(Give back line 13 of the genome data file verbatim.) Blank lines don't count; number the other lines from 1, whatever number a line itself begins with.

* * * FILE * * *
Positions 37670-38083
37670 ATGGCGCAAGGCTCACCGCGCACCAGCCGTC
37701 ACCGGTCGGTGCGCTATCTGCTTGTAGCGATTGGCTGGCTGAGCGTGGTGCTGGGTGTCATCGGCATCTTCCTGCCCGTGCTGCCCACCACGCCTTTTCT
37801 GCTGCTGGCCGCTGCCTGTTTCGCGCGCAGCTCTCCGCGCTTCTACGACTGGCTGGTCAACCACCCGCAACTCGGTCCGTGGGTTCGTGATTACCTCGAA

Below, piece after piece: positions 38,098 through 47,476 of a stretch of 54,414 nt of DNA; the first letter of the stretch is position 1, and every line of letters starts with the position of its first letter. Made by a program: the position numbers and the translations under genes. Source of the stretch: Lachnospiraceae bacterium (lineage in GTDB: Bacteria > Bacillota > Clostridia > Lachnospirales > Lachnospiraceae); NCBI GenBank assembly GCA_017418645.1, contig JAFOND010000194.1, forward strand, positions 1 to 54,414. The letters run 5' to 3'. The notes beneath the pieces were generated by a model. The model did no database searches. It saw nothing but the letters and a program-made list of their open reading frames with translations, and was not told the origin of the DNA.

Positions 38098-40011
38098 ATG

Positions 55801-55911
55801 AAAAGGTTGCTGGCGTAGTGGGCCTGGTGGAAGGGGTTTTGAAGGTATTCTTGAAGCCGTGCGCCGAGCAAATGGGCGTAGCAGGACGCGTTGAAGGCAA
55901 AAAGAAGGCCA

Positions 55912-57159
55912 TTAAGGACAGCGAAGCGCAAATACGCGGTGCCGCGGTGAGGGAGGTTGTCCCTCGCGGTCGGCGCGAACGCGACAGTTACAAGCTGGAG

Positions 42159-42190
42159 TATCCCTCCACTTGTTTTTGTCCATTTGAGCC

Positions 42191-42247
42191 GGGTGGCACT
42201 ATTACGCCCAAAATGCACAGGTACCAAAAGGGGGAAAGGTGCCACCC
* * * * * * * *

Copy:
Positions 42159-42190